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Die Bedeutung der Besitzverflechtung von Kapitalgesellschaften für die Finanzkrise

Makram El-Shagi C. Ilgmann

in: ORDO, 2010

Abstract

Im vorliegenden Papier wird die Bedeutung der Besitzverflechtungen zwischen Aktiengesellschaften (bzw. Kapitalgesellschaften im Allgemeinen) für die gegenwärtige Finanzmarktkrise herausgearbeitet. Durch den wechselseitigen Besitz von Firmen untereinander ist eine Situation entstanden, in denen bestellte Manager sich lediglich kontrollieren. Durch entstehende Abhängigkeiten und die innerhalb der verhältnismäßig kleinen Gruppe von Topmanagern mögliche implizite Koordination konnten Vorstände über die Entlohnungs- und damit auch über die Anreizsysteme, denen sie ausgesetzt sind, wesentlich mitentscheiden. Dies hat, wie gezeigt wird, erheblich zur Entstehung von Anreizsystemen beigetragen, die sich im Kern an kurzfristigen Erfolgen orientieren. Da insbesondere in der Finanzintermediation kurz- und langfristige Gewinnoptimierung durch die starke Korrelation von Risiko und Gewinnmöglichkeiten einem starken Trade- off unterliegen, haben diese Anreizsysteme wiederum eine erhebliche Rolle in der verfehlten Risikopolitik der Banken gespielt, die ein wesentliche Ursache der Krise war.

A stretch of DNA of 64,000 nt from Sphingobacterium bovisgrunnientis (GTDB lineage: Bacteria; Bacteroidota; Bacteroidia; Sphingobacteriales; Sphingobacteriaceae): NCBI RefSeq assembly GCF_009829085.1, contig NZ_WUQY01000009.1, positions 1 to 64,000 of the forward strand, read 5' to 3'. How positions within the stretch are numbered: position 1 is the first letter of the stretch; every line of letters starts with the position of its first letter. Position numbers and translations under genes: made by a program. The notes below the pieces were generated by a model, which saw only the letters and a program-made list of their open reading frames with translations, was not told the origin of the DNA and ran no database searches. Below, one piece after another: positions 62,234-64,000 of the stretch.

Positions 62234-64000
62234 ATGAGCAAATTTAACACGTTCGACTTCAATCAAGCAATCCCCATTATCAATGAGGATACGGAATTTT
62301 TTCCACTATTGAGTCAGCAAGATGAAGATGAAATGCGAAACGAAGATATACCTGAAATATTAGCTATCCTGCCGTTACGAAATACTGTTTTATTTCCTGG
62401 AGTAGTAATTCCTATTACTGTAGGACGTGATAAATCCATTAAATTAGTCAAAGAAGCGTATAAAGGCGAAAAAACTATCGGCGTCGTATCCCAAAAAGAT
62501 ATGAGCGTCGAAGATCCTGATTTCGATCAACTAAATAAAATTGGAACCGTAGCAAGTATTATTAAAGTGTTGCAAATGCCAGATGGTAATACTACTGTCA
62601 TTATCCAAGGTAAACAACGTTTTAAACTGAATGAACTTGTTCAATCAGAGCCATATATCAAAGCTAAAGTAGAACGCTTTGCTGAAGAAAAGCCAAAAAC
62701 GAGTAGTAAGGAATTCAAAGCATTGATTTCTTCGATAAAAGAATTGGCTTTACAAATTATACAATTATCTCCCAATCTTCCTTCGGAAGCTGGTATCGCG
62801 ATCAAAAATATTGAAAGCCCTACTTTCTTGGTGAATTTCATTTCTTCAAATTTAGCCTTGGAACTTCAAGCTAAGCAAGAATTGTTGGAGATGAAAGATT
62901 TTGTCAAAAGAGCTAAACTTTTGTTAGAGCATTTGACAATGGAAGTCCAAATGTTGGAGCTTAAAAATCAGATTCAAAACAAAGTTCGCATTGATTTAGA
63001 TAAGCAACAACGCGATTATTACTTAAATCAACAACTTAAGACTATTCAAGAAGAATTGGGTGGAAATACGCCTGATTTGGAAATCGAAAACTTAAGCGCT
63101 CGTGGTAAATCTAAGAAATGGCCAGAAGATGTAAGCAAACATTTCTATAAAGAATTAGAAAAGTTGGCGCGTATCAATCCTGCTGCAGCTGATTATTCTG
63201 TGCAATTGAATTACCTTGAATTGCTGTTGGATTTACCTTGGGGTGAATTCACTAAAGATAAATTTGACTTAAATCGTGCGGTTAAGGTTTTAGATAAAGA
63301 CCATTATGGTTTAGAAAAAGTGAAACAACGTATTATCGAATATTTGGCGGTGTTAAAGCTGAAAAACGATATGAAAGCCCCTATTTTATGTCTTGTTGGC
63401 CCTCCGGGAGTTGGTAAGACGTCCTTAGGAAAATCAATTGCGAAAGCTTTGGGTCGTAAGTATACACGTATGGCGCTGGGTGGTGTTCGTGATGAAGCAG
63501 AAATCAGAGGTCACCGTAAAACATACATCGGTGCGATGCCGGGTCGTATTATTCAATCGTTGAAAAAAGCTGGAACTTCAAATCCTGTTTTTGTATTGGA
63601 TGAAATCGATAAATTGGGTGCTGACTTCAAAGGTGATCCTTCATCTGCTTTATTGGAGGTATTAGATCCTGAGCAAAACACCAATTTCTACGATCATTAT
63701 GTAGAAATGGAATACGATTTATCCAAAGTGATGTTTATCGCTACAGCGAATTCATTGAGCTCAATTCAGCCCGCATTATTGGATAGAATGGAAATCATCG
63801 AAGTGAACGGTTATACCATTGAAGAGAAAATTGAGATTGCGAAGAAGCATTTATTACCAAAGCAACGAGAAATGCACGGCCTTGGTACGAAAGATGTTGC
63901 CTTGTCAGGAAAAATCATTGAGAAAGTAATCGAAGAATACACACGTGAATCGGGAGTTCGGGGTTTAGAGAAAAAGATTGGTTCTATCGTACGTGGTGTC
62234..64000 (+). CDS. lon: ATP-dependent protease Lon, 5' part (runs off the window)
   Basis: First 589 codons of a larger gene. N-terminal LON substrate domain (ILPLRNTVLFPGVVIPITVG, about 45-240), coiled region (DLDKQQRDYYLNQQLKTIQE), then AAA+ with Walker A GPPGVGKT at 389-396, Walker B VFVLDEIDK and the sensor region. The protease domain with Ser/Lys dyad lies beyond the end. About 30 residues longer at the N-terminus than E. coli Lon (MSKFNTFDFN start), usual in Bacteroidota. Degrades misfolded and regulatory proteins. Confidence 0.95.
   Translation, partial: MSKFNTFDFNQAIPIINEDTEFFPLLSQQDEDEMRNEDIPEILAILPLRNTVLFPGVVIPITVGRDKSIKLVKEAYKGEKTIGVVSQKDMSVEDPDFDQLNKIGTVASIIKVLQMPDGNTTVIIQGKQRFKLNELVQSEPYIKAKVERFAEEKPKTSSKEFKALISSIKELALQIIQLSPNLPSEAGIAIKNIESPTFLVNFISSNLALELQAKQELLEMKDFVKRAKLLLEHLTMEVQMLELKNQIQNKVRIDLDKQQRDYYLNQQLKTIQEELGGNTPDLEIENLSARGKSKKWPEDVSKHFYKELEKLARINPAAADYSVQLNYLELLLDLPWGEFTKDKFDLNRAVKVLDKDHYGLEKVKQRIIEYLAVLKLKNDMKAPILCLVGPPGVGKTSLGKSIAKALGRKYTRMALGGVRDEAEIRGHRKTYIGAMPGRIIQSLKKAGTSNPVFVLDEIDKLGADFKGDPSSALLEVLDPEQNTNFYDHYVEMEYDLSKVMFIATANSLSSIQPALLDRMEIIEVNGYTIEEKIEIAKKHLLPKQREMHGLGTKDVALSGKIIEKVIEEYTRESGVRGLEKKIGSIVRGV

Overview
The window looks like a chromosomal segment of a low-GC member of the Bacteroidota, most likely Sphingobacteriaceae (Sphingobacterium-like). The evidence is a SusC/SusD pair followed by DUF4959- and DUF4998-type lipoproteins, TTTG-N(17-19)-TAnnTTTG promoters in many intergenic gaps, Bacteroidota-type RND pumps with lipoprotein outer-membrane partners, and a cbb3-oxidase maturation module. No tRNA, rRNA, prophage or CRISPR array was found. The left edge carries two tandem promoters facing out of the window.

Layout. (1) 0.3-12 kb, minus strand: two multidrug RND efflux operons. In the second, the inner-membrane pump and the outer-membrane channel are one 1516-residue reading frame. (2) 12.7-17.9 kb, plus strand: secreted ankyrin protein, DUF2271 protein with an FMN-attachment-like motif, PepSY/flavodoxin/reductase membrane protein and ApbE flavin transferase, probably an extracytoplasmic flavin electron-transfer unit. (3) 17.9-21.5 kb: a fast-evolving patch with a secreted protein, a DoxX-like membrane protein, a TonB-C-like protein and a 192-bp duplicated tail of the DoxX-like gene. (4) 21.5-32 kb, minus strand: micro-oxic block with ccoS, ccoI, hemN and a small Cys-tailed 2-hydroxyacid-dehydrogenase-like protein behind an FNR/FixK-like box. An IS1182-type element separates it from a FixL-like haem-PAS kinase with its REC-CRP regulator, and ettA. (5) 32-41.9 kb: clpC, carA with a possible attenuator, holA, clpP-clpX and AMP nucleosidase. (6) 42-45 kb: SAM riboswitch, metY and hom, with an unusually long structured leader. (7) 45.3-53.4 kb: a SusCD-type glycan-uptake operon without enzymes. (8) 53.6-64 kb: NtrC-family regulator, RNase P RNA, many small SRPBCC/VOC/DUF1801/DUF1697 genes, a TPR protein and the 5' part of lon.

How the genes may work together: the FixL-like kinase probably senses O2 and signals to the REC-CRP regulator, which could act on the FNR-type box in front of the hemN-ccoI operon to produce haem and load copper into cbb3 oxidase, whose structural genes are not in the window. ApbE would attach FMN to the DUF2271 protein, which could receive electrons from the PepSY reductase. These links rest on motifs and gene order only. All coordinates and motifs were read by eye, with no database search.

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A Simple Macro Model of Original Sin based on Optimal Price Setting under Incomplete Information

Axel Lindner

in: International Economics and Economic Policy, 2009

Abstract

This paper analyses the consequences of “original sin“ (the fact that the currency of an emerging market economy usually cannot be used to borrow abroad) for macroeconomic stability. The approach is based on third-generation models of currency crises, but differs from alternative versions by explicitly modeling the price setting behavior of firms if prices are sticky and there is incomplete information about the future exchange rate. It is shown that a small depreciation is beneficial, but a large one is detrimental.